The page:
Though I think even 16GB SLC SSD that now costs like US$10 can be sufficient to run Windows 7 or Windows XP (depending on the size of RAM as well), every computer and handheld device including smartphone and wearable smartwatch should now include at least 1TB SSD made of the fastest chips. That should be a shocking proposal to someone who pays US$20,000 for a TV with 8GB built-in storage.

One of the other nice things bout this release, is Samsung have updated the Magician software, which now supports the 840 Pro in RAPID mode.

I hope it’ll be extended to other product lines including 840, 830, and 470 and to more-than-one-drive configuration as well.

[QUOTE=Kenshin;2712637]I hope it’ll be extended to other product lines including 840, 830, and 470 and to more-than-one-drive configuration as well.[/QUOTE]
Its totally awesome on the 840 Pro and the 840 1TB EVO, love the Magician Software.:wink:

[QUOTE=alan1476;2712638]Its totally awesome on the 840 Pro and the 840 1TB EVO, love the Magician Software.;)[/QUOTE]

It’s a shame there’s no 840 Pro 1TB (yet), but I guess we’ll soon see 840 Pro’s true successor. Has the introduction of 840 EVO cannibalized 840 Pro? At least, many of the potential 840 Pro purchasers are now ordering 840 EVO instead.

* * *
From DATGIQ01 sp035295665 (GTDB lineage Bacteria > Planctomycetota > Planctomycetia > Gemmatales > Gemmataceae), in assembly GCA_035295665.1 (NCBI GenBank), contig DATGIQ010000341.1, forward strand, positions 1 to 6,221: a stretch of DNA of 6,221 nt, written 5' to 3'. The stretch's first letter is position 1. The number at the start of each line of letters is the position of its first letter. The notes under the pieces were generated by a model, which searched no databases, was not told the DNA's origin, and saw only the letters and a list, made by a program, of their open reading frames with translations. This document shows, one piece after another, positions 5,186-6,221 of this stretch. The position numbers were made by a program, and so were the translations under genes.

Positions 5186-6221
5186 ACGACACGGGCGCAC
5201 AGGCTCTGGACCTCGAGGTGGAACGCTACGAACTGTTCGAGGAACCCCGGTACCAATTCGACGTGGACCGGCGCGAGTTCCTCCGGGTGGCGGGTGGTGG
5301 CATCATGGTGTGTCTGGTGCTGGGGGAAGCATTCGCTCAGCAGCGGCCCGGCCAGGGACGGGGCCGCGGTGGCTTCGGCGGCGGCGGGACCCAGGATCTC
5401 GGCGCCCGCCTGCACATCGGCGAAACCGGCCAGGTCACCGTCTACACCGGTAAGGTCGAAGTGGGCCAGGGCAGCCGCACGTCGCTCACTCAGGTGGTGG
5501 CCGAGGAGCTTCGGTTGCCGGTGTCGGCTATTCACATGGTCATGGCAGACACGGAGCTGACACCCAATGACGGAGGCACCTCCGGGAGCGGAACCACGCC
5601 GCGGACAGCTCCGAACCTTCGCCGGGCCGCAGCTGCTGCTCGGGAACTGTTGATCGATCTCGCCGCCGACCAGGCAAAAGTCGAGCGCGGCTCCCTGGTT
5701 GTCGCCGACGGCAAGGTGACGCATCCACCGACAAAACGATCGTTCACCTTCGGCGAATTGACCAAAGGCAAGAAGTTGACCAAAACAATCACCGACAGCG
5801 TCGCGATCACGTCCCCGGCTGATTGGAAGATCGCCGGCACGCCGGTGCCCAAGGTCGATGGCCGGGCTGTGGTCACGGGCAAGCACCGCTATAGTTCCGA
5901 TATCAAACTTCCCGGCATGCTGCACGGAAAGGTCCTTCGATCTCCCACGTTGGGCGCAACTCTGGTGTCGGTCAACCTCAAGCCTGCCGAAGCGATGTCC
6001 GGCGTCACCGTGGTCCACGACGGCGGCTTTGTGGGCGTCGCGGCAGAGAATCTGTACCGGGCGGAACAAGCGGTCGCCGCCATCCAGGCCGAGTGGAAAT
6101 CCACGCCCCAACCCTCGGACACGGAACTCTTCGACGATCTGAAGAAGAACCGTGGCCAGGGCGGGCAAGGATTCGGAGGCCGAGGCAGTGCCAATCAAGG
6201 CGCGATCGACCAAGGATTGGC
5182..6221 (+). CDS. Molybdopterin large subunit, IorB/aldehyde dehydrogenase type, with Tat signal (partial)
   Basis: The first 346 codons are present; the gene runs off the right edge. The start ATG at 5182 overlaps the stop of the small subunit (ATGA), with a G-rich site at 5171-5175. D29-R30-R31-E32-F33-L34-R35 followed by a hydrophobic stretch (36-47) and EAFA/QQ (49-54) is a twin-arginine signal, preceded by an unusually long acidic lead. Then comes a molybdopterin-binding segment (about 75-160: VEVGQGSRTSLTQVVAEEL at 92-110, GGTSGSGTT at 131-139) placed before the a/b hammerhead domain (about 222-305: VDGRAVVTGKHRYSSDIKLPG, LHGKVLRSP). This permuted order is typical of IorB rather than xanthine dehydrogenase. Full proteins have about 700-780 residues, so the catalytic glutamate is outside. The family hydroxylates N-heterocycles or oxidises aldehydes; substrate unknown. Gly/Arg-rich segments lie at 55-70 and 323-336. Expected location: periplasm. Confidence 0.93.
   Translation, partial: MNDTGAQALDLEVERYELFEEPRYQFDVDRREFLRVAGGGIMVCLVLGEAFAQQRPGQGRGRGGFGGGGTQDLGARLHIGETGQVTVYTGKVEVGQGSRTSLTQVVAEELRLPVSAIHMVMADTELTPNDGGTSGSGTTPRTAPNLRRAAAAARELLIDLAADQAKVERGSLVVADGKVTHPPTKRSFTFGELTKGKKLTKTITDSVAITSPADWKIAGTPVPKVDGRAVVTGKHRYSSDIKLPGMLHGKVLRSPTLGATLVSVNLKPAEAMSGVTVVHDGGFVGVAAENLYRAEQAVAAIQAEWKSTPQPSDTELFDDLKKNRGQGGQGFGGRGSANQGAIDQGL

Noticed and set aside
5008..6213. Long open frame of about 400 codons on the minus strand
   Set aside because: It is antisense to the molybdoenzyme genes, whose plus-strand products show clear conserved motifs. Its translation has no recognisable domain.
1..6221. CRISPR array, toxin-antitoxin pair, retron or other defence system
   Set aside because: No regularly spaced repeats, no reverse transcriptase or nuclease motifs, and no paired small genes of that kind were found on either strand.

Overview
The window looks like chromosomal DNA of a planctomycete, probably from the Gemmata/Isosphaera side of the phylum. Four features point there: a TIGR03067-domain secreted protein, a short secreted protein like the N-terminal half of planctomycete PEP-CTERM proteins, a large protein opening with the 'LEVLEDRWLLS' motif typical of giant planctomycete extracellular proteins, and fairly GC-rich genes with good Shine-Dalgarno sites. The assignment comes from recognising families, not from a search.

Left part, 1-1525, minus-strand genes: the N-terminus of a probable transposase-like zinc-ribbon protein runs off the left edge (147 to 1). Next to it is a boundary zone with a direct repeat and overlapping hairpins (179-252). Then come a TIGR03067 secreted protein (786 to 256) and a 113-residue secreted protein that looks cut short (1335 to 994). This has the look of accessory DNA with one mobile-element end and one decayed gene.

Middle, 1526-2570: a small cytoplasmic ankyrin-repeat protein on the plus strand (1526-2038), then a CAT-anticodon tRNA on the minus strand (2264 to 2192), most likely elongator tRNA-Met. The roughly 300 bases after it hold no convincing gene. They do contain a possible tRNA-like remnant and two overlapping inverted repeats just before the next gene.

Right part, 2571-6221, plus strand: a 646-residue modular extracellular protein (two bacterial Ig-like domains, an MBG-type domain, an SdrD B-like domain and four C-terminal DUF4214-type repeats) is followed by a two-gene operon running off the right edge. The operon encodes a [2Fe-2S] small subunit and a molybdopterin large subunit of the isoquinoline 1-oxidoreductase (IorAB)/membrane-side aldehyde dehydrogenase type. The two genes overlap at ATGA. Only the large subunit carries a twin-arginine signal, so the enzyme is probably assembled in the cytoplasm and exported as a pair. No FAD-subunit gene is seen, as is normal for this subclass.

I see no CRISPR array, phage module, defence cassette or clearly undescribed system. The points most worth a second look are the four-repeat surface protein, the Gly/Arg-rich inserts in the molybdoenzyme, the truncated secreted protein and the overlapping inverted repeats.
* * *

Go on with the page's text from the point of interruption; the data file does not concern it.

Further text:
Meanwhile, I’ll wait for the arrival of cheap NVMe SSDs. Hopefully, NVMe PCIe SSDs need not cost more than conventional AHCI SATA SSDs. Apple charges US$500 for an ungrade from 500GB internal PCIe SSD to 1TB for some of its MacBook Pro with Retina Display models. The cost from 256GB to 1TB is $800. Compare that with the case of conventional (non-Retina) MacBook Pro. The stock drive is a 5,400-RPM 500GB SATA HDD. Upgrade cost to SSD is $200 for 128GB SSD, $400 for 256GB SSD, and $700 for 512GB SSD. That means $1,899 for non-Retina MacBook Pro with 512GB non-PCIe SSD vs. $2,299 for Retina MacBook Pro (13-inch) with 1TB PCIe SSD. In case anyone is wondering, the 2.6GHz Haswell-based Retina MBP includes Intel’s Iris graphics and 8GB RAM while non-Retina MBP has Intel HD Graphics 4000 and 4GB RAM. From that, I estimate the present cost of getting a 1TB PCIe SSD is around US$300 - chips for about $150 to $200 and the rest for about $5 to $20 plus cost of development, profits, shipping and inventory, etc. It’s not strange for Apple to charge $1,000 for a $300 product and it’s very cheap considering it’s Apple, it’s upgrade, and it’s one of the earliest PCIe implementation in consumer products.